This behaviour was traditionally used in Sytrus prior to Scale Workshop by simply applying a pitch distortion envelope to the carrier which was less controlled of course. But now with accurate microtuning you can really take advantage of the relationship of microtonal operators to new levels.
As a little bonus, what happens if you want to use 12edo but want to leave it without specifying a pitch key map? This can be accomplished with a basic pitch curve and I've included a .ZIP with sample files demonstrating this:
Occassionally I will combine pitch curves, microtonal pitch keyboard mappings and change the reference/concert pitch, so it's still a useful tool even outside of "curing" 12edo from being boring.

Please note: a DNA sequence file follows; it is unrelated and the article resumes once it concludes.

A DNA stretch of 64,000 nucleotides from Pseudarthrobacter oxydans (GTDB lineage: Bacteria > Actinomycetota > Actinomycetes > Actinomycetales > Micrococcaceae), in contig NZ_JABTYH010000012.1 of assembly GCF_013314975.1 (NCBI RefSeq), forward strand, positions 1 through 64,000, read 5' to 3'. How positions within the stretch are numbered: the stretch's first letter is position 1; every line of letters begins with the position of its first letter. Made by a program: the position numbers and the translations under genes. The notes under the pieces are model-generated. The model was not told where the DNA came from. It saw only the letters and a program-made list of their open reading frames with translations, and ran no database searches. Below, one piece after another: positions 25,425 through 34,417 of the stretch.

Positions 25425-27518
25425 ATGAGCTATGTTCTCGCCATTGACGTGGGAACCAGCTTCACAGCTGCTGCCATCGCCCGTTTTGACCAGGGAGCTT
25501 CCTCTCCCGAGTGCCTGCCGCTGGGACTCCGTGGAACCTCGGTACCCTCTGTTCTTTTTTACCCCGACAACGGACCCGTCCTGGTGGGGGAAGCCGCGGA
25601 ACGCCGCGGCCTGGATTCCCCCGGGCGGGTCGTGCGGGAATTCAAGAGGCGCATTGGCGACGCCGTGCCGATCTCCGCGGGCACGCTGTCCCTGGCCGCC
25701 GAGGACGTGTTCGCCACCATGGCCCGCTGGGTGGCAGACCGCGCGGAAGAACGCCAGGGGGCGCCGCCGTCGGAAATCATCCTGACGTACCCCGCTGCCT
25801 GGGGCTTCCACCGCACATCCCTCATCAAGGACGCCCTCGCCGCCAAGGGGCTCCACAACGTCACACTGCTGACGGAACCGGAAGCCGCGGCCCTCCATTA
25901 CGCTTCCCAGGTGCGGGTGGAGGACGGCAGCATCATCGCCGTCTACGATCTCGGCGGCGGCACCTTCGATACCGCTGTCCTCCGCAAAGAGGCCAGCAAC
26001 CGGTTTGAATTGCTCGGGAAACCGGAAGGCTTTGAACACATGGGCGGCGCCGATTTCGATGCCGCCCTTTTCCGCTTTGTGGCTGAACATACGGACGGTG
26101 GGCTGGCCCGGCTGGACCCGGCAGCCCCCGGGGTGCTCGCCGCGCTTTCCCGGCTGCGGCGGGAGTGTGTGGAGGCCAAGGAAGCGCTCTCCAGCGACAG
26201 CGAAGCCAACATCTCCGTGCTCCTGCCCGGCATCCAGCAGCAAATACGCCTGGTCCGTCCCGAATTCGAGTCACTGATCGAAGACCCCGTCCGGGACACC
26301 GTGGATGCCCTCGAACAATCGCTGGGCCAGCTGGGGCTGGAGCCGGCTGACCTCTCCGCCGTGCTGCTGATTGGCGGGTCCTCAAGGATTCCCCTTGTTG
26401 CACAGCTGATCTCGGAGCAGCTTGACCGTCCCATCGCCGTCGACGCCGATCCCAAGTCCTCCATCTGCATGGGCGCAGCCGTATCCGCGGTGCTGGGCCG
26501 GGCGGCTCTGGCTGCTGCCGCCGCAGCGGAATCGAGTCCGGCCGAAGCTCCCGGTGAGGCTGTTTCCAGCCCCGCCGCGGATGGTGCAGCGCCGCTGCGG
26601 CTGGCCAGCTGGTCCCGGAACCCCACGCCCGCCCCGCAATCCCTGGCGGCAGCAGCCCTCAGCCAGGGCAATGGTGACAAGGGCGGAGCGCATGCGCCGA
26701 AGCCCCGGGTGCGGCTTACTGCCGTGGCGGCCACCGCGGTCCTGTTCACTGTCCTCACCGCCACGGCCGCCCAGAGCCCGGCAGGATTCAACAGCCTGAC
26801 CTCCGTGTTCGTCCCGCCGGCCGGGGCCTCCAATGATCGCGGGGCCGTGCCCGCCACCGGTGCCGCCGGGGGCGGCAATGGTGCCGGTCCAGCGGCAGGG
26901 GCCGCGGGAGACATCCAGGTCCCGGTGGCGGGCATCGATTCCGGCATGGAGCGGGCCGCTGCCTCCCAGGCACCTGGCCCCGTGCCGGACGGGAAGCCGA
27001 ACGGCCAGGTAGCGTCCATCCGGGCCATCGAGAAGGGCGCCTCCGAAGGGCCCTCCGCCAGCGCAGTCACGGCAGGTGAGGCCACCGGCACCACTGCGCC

The example has the pitch curve applied to the second pattern that plays. The pitch strength is just left to the default 25%, but you could adjust it to flavour. In order to apply it you need to specify it for the LFO:
For Harmor it's much more simple since there's only a single global keyboard (pitch) mapping:
I like to use a variety of the above mentioned techniques to experiment with new tunings and possibilities. Often times when composing with unknown tuning systems it's best just to experiment and use your ears. There is no known 'method' to decipher how complicated it can become or anticipate what might be possible since once you remove the restraints on pitch it's practically infinite (well, to the point of human hearing that can make out the differences).